Know Your Poison – Safeguard your Home

Monday, January 14, 2013 3:09 PM comments (0)

Poison ExposureIt’s easy to overlook the potential dangers that everyday products in our home may have on our health. We get used to storing cleaning supplies in lower cabinets, leaving toothpaste out within reach and letting our medicine cabinets fill up—often not thinking about the potential risks many of these products can pose to our families. According to the American Association of Poison Control Centers, the vast majority (nearly 90%) of all exposures occur at home.

Jerrold Leikin, MD, Medical Toxicologist at NorthShore, provides a short list of some of the most dangerous household products and things that lead to exposure:

  • Cleaning supplies – Some of the most common offenders include: dishwasher detergent, bathroom cleaners, bleach and ammonia-based cleaners
  • Cosmetics – Perfume, nail polish remover, mouthwash and aftershave
  • Plants – It is not recommended to ingest any type of household plant, but the following may cause more extreme reactions: mistletoe, ivy, iris, holly, daffodil, etc. For a full list of poisonous plants, visit the Poison Center’s website.
  • Drugs – Prescription and over-the-counter medications, including sunscreen, lotions and insect repellents

Dr. Leikin recommends the following to help reduce your risk of exposure:

  • Use labels to mark which products are a poison danger.
  • Store products out of the reach of children and pets, and/or lock cabinets.
  • Discard unused items. Rather than stock up on cleaners and medications, only buy what you need to use. This will help limit the amount of potentially hazardous items in your home.
  • Install a carbon monoxide and smoke detector in your home. If you already have these in your home, check them frequently to be sure they are working.  It is also a good idea to regularly check that all gas appliances are in working order.

If you or someone you know has been exposed to a poison, call the Illinois Poison Center immediately at 1.800.222.1222. For more information about poison prevention and exposures, visit the NorthShore Medical Toxicology website.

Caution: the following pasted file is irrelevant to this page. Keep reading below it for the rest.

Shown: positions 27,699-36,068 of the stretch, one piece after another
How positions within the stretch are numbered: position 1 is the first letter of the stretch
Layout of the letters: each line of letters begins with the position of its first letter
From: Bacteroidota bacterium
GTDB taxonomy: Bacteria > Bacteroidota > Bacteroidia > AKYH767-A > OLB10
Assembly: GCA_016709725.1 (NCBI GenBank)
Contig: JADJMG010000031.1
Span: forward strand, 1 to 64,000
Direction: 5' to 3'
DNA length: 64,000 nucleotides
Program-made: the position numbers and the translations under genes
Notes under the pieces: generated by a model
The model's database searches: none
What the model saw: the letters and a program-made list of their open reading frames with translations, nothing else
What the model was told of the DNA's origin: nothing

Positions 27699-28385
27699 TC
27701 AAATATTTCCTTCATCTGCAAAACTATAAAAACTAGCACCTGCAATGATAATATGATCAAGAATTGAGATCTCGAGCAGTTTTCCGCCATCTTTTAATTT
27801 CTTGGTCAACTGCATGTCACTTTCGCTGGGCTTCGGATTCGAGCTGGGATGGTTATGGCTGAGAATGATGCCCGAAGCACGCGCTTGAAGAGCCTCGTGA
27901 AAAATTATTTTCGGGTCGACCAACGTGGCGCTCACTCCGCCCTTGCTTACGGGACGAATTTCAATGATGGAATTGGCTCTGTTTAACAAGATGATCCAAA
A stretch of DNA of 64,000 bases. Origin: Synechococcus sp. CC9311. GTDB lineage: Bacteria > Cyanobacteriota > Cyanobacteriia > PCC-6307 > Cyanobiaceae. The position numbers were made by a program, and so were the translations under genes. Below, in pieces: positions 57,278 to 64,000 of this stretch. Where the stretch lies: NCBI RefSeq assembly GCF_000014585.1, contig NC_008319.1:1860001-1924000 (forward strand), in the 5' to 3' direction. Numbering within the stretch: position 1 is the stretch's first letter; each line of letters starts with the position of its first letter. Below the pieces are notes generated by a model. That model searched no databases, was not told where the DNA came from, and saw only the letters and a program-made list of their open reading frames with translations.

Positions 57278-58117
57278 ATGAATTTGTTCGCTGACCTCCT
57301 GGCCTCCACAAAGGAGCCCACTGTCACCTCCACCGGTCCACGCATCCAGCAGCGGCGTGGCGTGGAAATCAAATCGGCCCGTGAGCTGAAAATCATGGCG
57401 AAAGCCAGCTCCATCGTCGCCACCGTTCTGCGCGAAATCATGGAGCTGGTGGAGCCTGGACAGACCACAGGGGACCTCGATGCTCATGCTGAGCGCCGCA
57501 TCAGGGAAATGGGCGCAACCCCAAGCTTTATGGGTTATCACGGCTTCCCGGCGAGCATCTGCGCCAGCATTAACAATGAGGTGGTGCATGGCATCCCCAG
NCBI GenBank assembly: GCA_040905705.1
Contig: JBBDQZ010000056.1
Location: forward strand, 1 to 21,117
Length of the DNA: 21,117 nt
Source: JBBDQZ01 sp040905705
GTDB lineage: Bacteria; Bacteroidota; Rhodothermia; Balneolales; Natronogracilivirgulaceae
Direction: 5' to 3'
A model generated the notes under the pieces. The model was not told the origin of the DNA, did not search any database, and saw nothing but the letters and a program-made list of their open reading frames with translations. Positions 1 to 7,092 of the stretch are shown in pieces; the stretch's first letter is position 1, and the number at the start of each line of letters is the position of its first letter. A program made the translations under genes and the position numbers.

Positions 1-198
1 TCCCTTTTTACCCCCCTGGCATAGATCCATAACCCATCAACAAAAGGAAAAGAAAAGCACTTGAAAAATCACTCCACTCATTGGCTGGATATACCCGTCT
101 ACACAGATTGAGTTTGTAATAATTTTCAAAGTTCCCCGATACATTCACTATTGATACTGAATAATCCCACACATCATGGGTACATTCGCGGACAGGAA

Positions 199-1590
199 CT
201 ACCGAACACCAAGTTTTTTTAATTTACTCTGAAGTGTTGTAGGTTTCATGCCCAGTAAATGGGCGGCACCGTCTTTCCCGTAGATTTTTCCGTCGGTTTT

How do you safeguard your home to reduce poison exposure?

What’s in your medicine cabinet?

Friday, March 23, 2012 1:06 PM comments (0)

Medicine CabinetThe contents of your medicine cabinet—if not used properly—could be potentially dangerous or even deadly. Common items such as vitamins, antacids and aspirin can all be misused and cause harm. However, the most commonly misused drugs are opiods, prescribed for pain relief; central nervous system depressants used for anxiety or sleep regulation; and stimulants most commonly prescribed for ADD or ADHD.

The Doreen E. Chapman Center at NorthShore reports that the two groups that are most vulnerable to misuse or abuse these drugs are teenagers and the elderly. The Center offers the following tips to help avoid misuse:

  • Talk to your teenagers and ‘senior’ parents about the dangers of medications. Explain to them the side effects that are possible. Tell your elderly parents that they should speak with their health care provider about all of their prescription information to avoid adverse side effects.
  • Remind your teenagers that prescriptions drugs have the same potential for abuse and dependence as street drugs. Pills should not be taken simply to ease ailments.
  • Inform the “over 65” group that drugs should not be combined with other medications (unless previous conversations with their physician have been made and approved) or alcohol.

What items do you have in your medicine cabinet? What do you do to ensure that these items are not being misused or abused?

Poison Prevention Can Be as Easy as Following Directions

Monday, March 19, 2012 11:13 AM comments (0)

Poison-PreventionThe vast majority of poison exposures occur in the household. In fact, according to the American Association of Poison Control Centers, nearly 90 percent of all exposures are home exposures. These typically involve ingestion of household products (cosmetics, cleaning supplies and personal care items), as well as drug interactions, food poisoning, and acute overdoses of prescription and non-prescription drugs.

Jerry Leikin, MD, a Medical Toxicologist at NorthShore recommends the following steps for helping to reduce your and your family’s risk of poison exposure:

  • Carefully read product labels and directions. Be sure that you are aware of any adverse effects or cautionary recommendations.
  • Be aware of tampered products when doing your shopping. Avoid buying products that have a broken seal, torn label or noticeable packaging defects.
  • Be mindful of your household product inventory. Be certain that products are stored correctly, are properly discarded and do not interact with other products you may be using.
  • Be conscientious of your surroundings – both indoors and outdoors. As best as you can, limit your exposure to poisons (cleaning supplies, cosmetics, chemicals, poisonous plants, etc.).
  • Install working, UL-approved smoke and carbon monoxide detectors in your home.

What precautionary methods do you employ at your house to reduce your risk to poisons? Do you frequently make changes to your home environment to safeguard your home?

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